Australia has not always read the memo on that one. Then-foreign minister Alexander Downer famously warned in 2000 that:
… if a United Nations committee wants to play domestic politics here in Australia, then it will end up with a bloody nose.
These types of comments would be unlikely from current Foreign Minister Julie Bishop. Bishop has performed well in Australia’s seat on the UN Security Council and has her sights set on a seat on the UN Human Rights Council in 2018. She has said:
Our strong and principled stand on numerous human rights issues in our role as a temporary member of the Security Council will form part of our campaign … We abide by our international obligations and we are confident that our experience and our commitment to human rights protection and promotion makes us a strong contender.
Is Australia a good international citizen?
Contrary to Bishop’s view, UN bodies have consistently found that Australia does not abide by its international human rights obligations in certain key areas such as its treatment of asylum seekers.
A less-than-perfect human rights record does not preclude a state from Human Rights Council membership. However, it must demonstrate willingness to provide redress and make improvements.
Australia’s breaches of international human rights law are increasingly coming to the UN’s attention. Abbott’s recent comments are not compatible with a state willing to provide redress and make improvements – and nor are the individual cases brought to UN human rights committees. Australia has acted on the committees’ findings by providing remedies to those affected in only 17% of cases.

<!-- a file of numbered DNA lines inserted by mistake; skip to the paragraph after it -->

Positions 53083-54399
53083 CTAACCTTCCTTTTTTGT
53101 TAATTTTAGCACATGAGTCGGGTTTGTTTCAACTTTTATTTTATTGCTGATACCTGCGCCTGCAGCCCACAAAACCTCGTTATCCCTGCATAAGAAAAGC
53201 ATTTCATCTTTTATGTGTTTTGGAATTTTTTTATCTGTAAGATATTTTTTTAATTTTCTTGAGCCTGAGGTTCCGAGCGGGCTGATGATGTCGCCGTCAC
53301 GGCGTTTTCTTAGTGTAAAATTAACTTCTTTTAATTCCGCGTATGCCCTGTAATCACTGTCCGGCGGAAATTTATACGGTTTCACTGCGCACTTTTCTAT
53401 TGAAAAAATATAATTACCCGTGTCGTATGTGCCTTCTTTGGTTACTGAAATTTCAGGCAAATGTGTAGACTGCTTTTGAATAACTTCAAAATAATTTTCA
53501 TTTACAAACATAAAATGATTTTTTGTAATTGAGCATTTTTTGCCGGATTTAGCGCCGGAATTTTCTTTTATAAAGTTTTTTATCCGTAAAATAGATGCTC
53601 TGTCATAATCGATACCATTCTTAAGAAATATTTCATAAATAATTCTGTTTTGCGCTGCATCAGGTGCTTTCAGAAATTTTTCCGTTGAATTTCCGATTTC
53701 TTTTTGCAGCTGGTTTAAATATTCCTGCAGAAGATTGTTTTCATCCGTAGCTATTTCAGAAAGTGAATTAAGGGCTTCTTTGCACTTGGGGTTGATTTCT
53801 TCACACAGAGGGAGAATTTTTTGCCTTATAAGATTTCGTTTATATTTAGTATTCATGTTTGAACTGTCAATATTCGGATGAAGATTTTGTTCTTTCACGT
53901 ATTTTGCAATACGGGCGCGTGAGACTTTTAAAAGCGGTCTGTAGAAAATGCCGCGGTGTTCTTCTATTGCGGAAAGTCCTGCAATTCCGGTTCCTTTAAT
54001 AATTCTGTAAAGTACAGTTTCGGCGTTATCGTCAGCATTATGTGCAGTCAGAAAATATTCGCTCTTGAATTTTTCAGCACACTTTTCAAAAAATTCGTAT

In November 2015, the Human Rights Council will consider Australia’s overall performance in its peer-review mechanism – the Universal Periodic Review. This review will include information such as Méndez’s report.
In the previous review in 2011, Australia accepted the majority of the recommendations made by other states. It also made a number of voluntary commitments to the council, including establishing a full-time Race Discrimination Commissioner in the Australian Human Rights Commission.
This time around, it remains to be seen whether Australia will play the role of a good international citizen, keen to secure a future seat on the Human Rights Council.